A large part of making smart borrowing decisions involves getting yourself in the best shape financially before you apply. Whether you are applying for home financing or a loan to start your own business, taking the right steps to prepare before applying means you’re maximizing your chances of being approved. It also means you stand a higher chance of getting a better finance deal, including lower interest rates. Failing to do so puts you at risk of making one of the all too common first-time homebuyers mistakes like being unaware of your credit score, miscalculating your home-buying budget, or getting your heart set on a house before being preapproved for a loan/mortgage. Before you head online or approach a lender to discuss financing your first home, here’s what you need to do to give yourself the best start.
Break Down The Basics Of Your Home Financing Options
There are many different home financing options available to homebuyers, including a long list of mortgage options. However, not all of them will be the best fit for you. Before you leap into homeownership, become familiar with the types of mortgages or home loans out there. Each category comes with its own acceptance criteria, terms and conditions, and advantages. For instance, a 30 year fixed mortgage has a set interest rate and often lower monthly repayments, but also means longer repayment terms. Alternatively, an adjustable-rate home mortgage often has its interest rates locked in for five or 10 years, but also leaves you vulnerable to rate rises in the future. Do your research on the options out there, and don’t forget to utilize a comparison website to figure the best financing deals out there.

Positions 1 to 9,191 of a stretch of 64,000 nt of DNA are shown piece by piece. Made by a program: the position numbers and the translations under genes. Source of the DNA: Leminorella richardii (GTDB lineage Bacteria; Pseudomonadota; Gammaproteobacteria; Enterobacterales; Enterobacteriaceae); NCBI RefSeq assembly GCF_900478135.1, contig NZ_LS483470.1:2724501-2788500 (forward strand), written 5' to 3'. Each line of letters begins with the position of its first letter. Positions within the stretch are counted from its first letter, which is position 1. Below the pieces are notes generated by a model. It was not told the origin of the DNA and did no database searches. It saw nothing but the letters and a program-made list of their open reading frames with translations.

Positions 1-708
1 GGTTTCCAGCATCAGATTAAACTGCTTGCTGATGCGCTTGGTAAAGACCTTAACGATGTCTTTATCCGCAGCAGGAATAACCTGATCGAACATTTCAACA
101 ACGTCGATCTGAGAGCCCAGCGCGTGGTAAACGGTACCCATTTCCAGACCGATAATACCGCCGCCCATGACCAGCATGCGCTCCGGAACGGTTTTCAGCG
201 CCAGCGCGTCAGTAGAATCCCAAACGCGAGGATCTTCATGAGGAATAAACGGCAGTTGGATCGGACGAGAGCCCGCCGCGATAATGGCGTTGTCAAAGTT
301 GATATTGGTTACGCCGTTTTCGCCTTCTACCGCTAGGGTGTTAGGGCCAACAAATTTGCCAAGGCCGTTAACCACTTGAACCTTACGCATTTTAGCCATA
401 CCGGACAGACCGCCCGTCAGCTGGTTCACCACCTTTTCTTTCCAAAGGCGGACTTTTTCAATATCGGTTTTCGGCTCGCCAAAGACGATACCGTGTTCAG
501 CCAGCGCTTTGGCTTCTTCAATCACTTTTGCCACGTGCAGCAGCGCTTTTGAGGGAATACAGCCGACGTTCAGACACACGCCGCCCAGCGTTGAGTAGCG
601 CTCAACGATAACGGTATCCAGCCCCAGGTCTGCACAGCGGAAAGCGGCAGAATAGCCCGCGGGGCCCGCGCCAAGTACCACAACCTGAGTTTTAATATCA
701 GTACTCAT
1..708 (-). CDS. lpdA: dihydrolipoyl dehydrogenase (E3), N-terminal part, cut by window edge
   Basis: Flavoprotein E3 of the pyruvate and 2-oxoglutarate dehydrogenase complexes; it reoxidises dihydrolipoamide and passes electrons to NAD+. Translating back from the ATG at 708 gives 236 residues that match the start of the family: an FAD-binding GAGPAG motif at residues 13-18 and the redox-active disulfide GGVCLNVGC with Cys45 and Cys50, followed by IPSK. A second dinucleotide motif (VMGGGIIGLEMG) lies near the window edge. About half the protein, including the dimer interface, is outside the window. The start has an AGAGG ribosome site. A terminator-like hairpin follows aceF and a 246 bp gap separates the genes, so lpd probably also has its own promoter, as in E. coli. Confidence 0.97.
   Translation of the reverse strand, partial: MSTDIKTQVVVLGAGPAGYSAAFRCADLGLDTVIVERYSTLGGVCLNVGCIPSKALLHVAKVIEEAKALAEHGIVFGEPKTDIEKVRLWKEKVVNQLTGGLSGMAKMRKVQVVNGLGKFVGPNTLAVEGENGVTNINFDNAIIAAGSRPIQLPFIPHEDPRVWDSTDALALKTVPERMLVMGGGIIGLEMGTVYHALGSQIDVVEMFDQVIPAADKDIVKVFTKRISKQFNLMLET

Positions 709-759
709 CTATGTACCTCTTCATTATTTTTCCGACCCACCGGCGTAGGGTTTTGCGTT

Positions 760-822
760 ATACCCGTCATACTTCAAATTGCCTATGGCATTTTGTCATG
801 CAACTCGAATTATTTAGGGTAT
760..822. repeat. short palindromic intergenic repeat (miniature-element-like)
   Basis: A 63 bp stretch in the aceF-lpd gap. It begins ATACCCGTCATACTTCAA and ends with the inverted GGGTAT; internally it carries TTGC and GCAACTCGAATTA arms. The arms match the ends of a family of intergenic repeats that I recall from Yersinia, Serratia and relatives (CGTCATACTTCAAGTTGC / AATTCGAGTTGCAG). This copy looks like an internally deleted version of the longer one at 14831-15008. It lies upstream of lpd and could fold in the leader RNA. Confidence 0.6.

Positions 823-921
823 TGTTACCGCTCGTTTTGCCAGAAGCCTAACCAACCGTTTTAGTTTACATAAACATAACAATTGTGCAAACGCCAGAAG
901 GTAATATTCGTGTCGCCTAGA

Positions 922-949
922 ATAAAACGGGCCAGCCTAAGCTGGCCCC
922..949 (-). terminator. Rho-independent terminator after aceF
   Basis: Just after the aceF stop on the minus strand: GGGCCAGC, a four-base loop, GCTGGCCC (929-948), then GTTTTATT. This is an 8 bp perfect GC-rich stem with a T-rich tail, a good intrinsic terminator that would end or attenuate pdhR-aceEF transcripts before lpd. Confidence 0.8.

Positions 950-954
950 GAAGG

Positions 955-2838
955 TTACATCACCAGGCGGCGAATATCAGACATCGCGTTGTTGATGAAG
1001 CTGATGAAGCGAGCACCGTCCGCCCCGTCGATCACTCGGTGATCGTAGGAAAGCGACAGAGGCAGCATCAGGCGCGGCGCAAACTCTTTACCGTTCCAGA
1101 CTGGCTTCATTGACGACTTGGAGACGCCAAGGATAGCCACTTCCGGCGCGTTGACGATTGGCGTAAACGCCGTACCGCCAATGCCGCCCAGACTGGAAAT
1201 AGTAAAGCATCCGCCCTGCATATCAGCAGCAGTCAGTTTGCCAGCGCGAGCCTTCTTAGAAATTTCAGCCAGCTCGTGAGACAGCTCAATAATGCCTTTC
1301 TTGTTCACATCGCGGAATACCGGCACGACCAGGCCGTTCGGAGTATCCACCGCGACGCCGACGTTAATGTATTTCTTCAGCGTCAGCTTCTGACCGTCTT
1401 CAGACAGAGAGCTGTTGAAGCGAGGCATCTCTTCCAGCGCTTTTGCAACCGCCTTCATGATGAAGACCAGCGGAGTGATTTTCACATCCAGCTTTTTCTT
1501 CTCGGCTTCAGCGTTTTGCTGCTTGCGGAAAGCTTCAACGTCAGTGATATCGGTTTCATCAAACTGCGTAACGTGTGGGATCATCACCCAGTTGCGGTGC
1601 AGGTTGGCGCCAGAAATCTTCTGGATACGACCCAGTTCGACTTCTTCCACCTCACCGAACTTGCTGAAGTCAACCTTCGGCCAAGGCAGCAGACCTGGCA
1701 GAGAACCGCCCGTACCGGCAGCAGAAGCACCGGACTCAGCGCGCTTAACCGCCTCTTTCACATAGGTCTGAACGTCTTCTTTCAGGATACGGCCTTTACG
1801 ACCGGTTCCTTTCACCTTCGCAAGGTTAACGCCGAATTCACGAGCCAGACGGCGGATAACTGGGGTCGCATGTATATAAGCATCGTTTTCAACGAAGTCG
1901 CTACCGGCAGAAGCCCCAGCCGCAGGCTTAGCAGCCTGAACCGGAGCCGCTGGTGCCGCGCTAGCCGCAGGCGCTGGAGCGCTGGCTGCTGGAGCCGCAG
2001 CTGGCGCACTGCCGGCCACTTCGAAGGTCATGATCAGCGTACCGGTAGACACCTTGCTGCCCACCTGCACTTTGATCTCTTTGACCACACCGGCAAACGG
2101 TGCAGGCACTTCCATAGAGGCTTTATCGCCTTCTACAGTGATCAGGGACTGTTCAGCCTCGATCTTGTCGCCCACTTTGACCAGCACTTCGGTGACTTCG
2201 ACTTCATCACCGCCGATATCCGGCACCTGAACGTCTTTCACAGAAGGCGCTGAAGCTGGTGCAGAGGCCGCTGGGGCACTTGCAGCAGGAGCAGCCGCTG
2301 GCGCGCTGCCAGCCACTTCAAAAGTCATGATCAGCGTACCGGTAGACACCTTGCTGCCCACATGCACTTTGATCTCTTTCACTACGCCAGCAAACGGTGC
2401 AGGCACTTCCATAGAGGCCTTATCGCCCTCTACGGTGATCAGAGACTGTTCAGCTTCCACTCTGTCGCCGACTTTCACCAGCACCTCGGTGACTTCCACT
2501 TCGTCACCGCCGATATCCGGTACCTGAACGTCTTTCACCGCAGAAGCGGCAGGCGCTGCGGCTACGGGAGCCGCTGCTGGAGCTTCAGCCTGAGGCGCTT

Work On Improving Your Debt To Equity Ratio For Six Months
According to Chris Hogan, a personal finance expert at Ramsey Solutions, one of the biggest mistakes first-time homebuyers make is buying a home when they have debt. Having the financial obligations of past debt can hamper your ability to keep up with mortgage or loan payments, and also reduce the amount you can borrow. Instead, as a part of getting ready to apply for home financing, double up on your efforts to reduce your debt to income ratio.
The way to do this is to either increase your income or reduce your debt. According to the Consumer Financial Protection Bureau, the maximum debt to income ratio should be 43 percent if you want to be approved for a qualified mortgage. However, financial advisors have always recommended staying at around 36 percent. Focus on paying down high-interest debt like credit cards or installment loans. Also, consider whether it is time to explore alternative income sources like a second job or side hustle. Aim to do this at least six months before applying so that your income streams are established when you do.
Stay Updated On Your Credit File
One of the first things a lender will check when considering your loan or mortgage application is your credit score. Any red flags on your credit file can delay a decision, increase the interest rate offered, or cause a lender to decline your application. Checking your credit score well before your mortgage application gives you enough time to work on correcting any errors on your credit file.
For U.S. applicants, you can get a free annual credit report from one of the three credit reporting agencies: Equifax, Experian and TransUnion. You can access this on AnnualCreditReport.com. If you do need to improve your credit scores, work on reducing your credit utilization balances, making your payments on time, and disputing any errors you notice on your credit file.
While you cannot guarantee approval in your home financing application, you can improve your chances by being prepared. Thinking ahead, working on your credit standing, and getting to know the best mortgage options out there gets you off to a good start – now and well into homeownership.